The sum of our conversations leads directly to our quality of life. Before you stop reading because of this bold statement consider doing a postmortem on conversations in any area of your life. You will see that nothing happens without conversations and it is the quality of our conversations that create our current reality.

Our culture is in a crisis of communication because we have forsaken the art and skill of meaningful conversation.  We have all witnessed and experienced the effects of ugly conversations. These communication breakdowns can destroy relationships, create hostility, ruin reputations, and tear the fabric of trust.

Conversations can also be a powerful force for good where people partner to co-create a shared reality. These healthy communications build trust, demonstrate respect for others, engender well-being, and build dependable relationships. The results are healthy families, dynamic workplaces, empowering friendships, and effective governments.

We can learn to improve our conversations and enjoy the fruit of empowering relationships. The starting point in this endeavor is understanding the blind spots common to communication breakdowns.

“To get to the next level of greatness depends on the quality of the culture, which depends on the quality of relationships, which depends on the quality of conversations. Everything happens through conversations.” 
Judith E. Glaser

Judith Glaser, author of Conversational Intelligence, shares five common blind spots we all encounter.

Blind Spot 1: This blind spot involves an assumption that others see what we see, feel what we feel, and think what we think.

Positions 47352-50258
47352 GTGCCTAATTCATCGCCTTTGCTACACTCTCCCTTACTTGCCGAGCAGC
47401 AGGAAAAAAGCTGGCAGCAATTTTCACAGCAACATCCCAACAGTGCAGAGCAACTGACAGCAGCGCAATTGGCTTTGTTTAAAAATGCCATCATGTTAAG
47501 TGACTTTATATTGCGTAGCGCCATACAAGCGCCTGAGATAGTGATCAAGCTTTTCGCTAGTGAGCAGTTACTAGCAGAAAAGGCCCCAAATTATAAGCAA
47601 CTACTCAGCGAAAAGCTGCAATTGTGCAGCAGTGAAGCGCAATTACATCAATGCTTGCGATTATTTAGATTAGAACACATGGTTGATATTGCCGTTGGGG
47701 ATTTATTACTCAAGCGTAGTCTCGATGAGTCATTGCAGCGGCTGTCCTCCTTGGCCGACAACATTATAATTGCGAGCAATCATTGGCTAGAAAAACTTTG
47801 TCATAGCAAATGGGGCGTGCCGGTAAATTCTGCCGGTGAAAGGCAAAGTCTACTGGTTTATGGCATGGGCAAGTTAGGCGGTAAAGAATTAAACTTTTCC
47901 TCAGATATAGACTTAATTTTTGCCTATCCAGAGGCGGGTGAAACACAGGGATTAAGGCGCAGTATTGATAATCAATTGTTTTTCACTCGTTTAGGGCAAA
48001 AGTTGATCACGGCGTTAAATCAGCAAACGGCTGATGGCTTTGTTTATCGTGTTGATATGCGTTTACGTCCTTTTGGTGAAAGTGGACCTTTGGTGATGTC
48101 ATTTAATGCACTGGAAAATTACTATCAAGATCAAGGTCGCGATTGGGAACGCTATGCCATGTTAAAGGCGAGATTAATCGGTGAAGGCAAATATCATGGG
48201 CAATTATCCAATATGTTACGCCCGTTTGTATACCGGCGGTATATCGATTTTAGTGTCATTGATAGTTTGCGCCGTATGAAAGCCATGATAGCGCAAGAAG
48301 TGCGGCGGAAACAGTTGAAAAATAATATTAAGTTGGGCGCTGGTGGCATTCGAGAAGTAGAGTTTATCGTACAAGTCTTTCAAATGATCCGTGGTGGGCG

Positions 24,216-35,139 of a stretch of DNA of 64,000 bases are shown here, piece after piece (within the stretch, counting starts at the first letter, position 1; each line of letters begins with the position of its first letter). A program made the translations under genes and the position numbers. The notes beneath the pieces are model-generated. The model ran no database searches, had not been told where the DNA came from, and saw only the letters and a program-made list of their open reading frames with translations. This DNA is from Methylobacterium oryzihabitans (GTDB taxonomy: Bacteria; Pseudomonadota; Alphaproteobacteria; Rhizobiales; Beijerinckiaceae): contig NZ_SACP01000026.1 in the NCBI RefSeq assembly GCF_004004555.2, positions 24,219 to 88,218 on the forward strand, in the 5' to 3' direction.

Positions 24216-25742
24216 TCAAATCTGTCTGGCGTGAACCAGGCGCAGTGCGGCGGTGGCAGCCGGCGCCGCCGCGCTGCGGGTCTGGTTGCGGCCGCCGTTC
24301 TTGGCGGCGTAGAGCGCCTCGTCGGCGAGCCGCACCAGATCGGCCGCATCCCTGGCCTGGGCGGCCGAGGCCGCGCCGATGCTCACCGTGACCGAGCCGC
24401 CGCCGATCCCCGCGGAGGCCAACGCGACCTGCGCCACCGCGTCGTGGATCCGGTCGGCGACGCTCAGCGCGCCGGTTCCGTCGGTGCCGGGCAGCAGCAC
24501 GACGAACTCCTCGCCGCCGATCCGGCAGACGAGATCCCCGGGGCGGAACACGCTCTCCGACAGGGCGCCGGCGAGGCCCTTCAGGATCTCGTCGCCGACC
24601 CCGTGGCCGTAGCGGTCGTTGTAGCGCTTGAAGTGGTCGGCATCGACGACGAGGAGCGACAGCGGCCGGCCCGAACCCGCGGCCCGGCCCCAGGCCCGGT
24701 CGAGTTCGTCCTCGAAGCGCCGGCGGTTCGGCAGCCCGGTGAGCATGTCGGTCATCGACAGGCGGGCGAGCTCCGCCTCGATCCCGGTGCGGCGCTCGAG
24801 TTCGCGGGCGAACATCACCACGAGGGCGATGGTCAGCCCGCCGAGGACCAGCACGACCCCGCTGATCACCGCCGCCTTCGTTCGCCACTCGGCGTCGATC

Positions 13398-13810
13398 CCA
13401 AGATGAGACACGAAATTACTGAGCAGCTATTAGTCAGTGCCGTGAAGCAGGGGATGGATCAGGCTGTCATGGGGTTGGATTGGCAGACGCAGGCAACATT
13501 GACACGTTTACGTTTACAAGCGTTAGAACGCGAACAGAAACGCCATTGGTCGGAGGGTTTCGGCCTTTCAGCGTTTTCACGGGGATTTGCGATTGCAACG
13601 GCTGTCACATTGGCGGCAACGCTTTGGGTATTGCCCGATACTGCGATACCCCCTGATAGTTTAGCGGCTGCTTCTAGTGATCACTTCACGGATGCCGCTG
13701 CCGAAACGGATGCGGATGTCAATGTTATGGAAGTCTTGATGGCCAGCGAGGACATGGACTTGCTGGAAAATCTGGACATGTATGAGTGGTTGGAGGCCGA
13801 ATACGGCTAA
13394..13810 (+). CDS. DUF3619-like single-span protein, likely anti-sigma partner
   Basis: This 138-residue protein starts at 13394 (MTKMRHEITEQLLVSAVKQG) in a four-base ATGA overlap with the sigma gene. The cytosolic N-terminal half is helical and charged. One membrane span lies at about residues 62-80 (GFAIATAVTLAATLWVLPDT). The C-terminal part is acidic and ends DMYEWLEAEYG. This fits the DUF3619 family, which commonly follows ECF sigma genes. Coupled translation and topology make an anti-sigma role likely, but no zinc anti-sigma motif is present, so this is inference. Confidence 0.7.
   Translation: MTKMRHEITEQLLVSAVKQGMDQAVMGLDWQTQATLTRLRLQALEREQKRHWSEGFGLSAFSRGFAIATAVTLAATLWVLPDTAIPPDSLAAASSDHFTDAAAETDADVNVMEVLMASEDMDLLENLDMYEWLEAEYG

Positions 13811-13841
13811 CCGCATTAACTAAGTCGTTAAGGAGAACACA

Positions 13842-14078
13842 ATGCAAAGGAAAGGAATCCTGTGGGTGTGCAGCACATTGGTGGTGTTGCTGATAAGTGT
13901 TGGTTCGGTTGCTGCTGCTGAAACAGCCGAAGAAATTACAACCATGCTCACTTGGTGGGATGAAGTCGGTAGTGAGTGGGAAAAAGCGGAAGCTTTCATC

Blind Spot 2: The failure to realize that fear, trust, and distrust change how we see and interpret reality, and therefore how we talk about it.

Blind Spot 3: An inability to stand in each other’s shoes when we are fearful or upset.

Blind Spot 4: The assumption that we remember what others say when we actually remember what we think about what others say.

Blind Spot 5: The assumption that meaning resides in the speaker, when in fact it resides in the listener.

Here are Judith’s recommendations to eliminate our conversational blind spots:


  • Paying attention to and minimizing the time you “own” the conversational space.
  • Sharing that space by asking open-ended discovery questions, to which you don’t know the answers, so you stay curious (i.e., What influenced your thinking?)
  • Listening to connect not judge or reject.
  • Double-clicking on what others say to facilitate sharing and discovering and opening the space for deeper connection and relationship building.
  • Think of the last time you felt listened to, interested in and understood by others. You felt valued, respected, and oddly you also wanted to give back the same attention to the other person.

Now imagine that happening every day in more and more of your people encounters. That’s what a happy, meaningful life looks like.

Take away:  Better conversations can change the reality of difficult situations. Try using these ideas and see for yourself.

Coaching Tip: If you are not happy with a certain situation, change the reality by changing the conversations you are having.


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